A Bureaucrat’s Cautionary Tale: Ignore Academic Advisory Committees at Your Peril!
Advisory committees are usually makeweight undertakings, supplying a crumbs-from-the-table kind of federal patronage. Not much work required of committee members to correspond with the associated level of prestige and compensation. For insiders, it must usually be a minor sort of bother. Brief outside “experts” on latest developments, make them feel in the loop, go back to work; repeat on a quarterly basis.
Not so the advisory committee to the Historian of the Department of State. Working from a statutory mandate to advise the office with respect to the publication of the Foreign Relations of the United States (see background from my earlier post here), the committee set in motion a chain of events which resulted in personal engagement on the part of a lameduck Condi Rice, an Inspector General’s investigation and now with Historian Marc Susser’s “transfer” out of the office. For the full story, see here and here; when was the last time an advisory committee rated a Talk piece in the New Yorker?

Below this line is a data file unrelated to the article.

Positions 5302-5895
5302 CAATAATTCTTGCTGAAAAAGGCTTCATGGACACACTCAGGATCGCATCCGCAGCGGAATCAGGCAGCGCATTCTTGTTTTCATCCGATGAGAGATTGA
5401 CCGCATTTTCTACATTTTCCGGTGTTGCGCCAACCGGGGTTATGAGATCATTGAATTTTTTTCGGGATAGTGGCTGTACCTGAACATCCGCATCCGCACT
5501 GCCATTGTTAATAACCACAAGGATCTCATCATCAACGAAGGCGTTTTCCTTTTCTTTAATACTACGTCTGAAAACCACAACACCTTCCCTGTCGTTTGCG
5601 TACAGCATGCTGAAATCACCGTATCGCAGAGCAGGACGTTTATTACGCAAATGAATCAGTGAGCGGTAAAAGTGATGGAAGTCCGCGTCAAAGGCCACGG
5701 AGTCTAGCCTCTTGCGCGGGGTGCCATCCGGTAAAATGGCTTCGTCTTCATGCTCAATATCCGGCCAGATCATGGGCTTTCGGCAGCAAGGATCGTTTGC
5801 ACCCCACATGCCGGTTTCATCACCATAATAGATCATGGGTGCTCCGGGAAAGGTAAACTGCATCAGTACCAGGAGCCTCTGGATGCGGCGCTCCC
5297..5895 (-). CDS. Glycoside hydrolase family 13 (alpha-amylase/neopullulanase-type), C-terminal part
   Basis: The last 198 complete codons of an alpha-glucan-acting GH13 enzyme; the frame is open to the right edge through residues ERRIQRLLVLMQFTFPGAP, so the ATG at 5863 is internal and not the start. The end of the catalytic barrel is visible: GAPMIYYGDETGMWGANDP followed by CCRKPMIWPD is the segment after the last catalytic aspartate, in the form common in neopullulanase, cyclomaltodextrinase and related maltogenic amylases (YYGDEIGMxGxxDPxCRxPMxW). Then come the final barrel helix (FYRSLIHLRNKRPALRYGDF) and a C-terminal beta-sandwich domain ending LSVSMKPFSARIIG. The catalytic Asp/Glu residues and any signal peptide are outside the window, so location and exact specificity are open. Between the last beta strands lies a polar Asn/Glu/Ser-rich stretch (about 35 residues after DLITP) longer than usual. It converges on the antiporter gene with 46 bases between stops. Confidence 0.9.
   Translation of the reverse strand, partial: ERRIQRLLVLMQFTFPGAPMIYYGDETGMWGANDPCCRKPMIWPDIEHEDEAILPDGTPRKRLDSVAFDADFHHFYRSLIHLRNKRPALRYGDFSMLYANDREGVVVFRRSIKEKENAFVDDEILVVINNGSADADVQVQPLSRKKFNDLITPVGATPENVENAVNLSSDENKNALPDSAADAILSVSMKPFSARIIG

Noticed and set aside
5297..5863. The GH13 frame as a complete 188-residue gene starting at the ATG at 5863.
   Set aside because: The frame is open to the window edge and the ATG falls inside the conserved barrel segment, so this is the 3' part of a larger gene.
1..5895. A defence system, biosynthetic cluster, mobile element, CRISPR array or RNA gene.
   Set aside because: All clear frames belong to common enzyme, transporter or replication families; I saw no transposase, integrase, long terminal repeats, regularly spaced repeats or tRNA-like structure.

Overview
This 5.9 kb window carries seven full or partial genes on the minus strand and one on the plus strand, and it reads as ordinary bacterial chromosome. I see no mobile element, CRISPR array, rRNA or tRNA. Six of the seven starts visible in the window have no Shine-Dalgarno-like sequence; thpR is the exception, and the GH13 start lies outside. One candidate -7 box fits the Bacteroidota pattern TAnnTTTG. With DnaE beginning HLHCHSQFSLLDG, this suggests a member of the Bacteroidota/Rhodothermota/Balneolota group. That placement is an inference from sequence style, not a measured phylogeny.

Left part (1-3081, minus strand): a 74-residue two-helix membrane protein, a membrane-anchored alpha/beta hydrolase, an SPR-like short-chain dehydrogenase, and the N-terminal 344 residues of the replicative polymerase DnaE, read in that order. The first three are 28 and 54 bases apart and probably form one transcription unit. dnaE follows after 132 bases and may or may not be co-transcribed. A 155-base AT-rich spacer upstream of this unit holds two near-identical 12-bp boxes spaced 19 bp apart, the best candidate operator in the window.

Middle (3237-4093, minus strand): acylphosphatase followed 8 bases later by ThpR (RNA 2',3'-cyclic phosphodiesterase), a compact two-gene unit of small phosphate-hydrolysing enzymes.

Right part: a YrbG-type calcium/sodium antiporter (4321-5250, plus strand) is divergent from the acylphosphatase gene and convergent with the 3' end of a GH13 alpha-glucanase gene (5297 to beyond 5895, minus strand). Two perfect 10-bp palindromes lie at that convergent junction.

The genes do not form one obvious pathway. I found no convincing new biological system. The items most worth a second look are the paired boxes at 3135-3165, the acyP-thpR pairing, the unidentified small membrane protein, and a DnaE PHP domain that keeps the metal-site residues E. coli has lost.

Susser treated the committee as an irritation; I bet he’s kicking himself now. The committee is composed of academics, mostly diplomatic historians (Roger Louis of the University of Texas, the longtime now-former chairman, and Tom Schwartz of Vanderbilt, who was pushed out by Susser, deserve a lot of credit for the developments). Granted, the historian’s office is an unusual one, a quasi-academic unit in a policymaking bureaucracy, but the episode demonstrates utility from unexpected quarters.